305 305 extent of persistence output movements. Vampbell and uantaio (1987) propose a natural measure of persistence. They consider several specific processes for the change in log output. To take one example, they consider the third-order out regressive case: In yt a b, In yt 1 b2 In yt 2 b3 In yt 3 E t Campbell and Uanteio estimate and compute the implied 30 response of the level of In y to a none-unit shock to E. Their measures ofr persistence is the value that this forecast converges to. Intuitively, their measure is the answer to the question: if output is 1% higher this period than expected by what percent should I change my forecast of output in the distant future. It output is trend-stationary; the answer to this question is zero. If output is a random wacle (so In y t is simply a E t ), the answer is y percent. Compbell and Mankiw s results are surprising: this measure of persistence generally exceeds 1. that is, shocks to output are generally followed by further output movements in same direction for the AR-3 case considered, the estimated persistence measure is compbell and Mankiw consider a variety of other processes for the change in log output for most of them (though not all), the persistence measure takes on similar values. DISCUSSION There are two major problems with the general idea of investigating the persistence of fluctuation, one statistical and one theoretical. The statistical problem is that it is difficult to learn about longterm characteristics of output movements from data from limited time spans. The existence of a permanent component to fluctuations and the asymptotic response of output to an innovation concern characteristic of the data at infinite horizons. As a result, no finite amount of data can shed any light on these issues. Suppose, for example, output movements are highly persistent in same sample. Although this is consistent with the presence of a permanent components to fluctuations, it it equally consistent with the view that output reverts extremely slowly to a deterministic trend. Alternatively, suppose we observe that output reterun rapidly to same trend over a sample. Such a finding is completely consistent not only with trend stationarity, but also with the view that a small portion of output movements are not just permanent but explosive so that the correct reaction to an output innovation is to drastically revise one s forecast of output in distant future.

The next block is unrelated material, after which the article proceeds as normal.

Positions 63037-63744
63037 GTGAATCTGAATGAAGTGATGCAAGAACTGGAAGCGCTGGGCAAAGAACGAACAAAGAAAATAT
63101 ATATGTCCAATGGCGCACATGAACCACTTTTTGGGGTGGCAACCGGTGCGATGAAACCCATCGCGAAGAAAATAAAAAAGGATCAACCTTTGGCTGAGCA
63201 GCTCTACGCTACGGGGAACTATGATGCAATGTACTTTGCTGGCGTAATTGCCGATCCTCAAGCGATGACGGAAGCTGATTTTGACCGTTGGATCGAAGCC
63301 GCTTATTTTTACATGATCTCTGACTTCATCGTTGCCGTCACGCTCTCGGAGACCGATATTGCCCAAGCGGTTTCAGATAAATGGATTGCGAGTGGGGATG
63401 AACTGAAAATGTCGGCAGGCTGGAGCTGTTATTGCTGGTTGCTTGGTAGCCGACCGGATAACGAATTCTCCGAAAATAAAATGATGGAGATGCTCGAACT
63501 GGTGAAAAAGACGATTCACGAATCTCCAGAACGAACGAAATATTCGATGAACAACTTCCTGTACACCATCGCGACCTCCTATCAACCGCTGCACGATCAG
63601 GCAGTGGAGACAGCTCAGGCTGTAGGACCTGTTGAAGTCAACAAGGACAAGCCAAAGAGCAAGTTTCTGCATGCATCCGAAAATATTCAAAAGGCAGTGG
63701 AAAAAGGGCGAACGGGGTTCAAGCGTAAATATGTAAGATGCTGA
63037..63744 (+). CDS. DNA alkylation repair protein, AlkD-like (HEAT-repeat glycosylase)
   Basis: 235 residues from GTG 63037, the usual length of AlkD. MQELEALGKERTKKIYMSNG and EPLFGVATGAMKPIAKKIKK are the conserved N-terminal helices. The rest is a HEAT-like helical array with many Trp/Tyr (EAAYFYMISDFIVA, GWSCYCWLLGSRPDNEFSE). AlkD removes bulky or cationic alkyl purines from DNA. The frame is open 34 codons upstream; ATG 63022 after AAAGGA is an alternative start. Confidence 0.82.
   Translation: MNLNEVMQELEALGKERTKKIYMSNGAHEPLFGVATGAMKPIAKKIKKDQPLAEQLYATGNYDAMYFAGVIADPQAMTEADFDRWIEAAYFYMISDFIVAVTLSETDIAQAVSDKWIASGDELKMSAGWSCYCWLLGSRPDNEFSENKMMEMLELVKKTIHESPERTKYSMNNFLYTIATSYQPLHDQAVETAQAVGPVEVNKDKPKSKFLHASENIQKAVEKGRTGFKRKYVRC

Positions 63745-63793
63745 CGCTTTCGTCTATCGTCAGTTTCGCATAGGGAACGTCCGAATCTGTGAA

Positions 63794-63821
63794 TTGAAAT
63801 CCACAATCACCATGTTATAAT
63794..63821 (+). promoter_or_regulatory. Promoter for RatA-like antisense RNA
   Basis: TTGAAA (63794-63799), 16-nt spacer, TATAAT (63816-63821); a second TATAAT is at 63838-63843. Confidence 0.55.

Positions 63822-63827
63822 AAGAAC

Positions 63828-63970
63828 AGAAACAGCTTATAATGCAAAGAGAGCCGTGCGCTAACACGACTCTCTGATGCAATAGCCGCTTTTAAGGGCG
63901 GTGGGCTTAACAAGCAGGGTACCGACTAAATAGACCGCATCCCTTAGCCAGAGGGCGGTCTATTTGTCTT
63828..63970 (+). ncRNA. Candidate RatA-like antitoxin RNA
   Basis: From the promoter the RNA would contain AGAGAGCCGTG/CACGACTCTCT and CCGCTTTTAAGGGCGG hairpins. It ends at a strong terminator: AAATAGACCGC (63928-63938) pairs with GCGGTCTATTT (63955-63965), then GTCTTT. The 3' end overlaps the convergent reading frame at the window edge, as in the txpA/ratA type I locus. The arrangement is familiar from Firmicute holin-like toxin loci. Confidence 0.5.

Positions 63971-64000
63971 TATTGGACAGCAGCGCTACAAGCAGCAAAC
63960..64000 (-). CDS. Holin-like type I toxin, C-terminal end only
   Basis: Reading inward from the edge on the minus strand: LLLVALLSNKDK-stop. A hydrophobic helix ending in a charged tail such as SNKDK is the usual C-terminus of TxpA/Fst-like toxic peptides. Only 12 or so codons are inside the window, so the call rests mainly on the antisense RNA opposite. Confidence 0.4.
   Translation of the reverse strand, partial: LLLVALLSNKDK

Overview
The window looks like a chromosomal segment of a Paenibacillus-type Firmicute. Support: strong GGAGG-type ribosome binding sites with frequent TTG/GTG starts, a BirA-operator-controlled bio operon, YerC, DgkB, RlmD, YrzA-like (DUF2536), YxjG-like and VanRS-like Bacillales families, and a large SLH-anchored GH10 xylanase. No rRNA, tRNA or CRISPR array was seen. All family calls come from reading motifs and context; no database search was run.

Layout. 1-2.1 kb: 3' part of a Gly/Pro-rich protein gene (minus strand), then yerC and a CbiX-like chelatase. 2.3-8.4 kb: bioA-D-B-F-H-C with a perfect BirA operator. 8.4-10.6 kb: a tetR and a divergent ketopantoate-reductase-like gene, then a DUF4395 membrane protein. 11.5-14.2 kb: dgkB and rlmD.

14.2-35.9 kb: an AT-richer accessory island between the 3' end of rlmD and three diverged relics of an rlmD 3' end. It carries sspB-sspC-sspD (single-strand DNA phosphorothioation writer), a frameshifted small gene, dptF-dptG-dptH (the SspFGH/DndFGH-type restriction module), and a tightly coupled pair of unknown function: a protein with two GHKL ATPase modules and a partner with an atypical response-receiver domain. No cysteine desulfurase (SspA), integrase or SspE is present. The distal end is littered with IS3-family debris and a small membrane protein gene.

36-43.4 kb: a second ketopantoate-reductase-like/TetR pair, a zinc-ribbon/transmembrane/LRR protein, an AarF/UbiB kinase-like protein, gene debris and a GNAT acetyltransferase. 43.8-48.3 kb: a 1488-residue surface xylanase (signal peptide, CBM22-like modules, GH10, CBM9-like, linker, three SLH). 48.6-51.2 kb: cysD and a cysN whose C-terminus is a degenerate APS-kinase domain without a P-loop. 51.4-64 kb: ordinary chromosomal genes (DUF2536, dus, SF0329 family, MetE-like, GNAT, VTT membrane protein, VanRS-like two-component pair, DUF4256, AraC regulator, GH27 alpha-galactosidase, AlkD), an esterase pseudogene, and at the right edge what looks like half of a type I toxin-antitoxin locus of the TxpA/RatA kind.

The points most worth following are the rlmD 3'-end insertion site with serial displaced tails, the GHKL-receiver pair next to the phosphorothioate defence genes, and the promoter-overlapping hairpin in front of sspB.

306 306 Thus at the very least, the appropriate questions are whether output fluctuations have a large, highly persistent component, and how output forecasts at moderately long horizons should be affected by output innovations, and not questions about characteristics of the data at infinite horizons. Clearly, similar modifications are needed in any other situation where researchers claim to be providing evidence about the properties of series at infinite horizons. Even if we shift the focus from infinitive to moderately long horizons, the data are unlikely to be highly informative. Consider for example, Compbell and Mankiw s procedure for the AR-3 case described above. Campbell and mankiw are using the relationship between current output growth is and ists three most recent lagged values to make inferences about outputs long run behaviour. This in risley suppose, for example, the output growth is actually AR-20 instead of AR-3 and that the coefficients on the 17 additional lagged values of in y are all small but all negative. In a sample of plausible size, it is difficult to distinguish this case from the AR-3 case. But the long-run effects of an output shock may be much smaller. This difficulty arises from the brevity of the sample, not from the specified of Campbell and mankiws procedure. The basic problem is that samples of plausible length contain few independent long sub samples. As a result, no procedure is likely to provide decisive evidence about the long term effects of shocks. Various approaches to studying persistence have been employed. The point estimates generally suggest considerable persistence (though probably somewhat less than Compbell and Mankiw found). At horizons of more than about five years, however, the estimates are not very precise. Thus the data are also consistent with the view that the effects of output shocks die out gradually at moderate horizons. The theoretical difficulty with this literature is that there is only a weak case that the persistence of output movements, even if it could be measured precisely, provides much information about the driving forces of economic fluctuations. Since technology may have an important trendreverting component, and since real-business cycle models allow for shocks coming from sources other than technology, these models do not require that persistence be low. To begin with, although they attribute the bulk of short-run fluctuations to aggregate demand disturbances, they do not assume that the processes that drive long run growth follow a deterministic trend thus they allow at least one part of output movement to be highly persistent. More importantly, the part of fluctuations that is due to aggregate demand movements may also be quite persistent. A shift by the Federal Reserve to a policy of extended gradual disinflation, for example, may reduce output over long period if nominal prices and wages adjust only gradually. And if technological progress results in part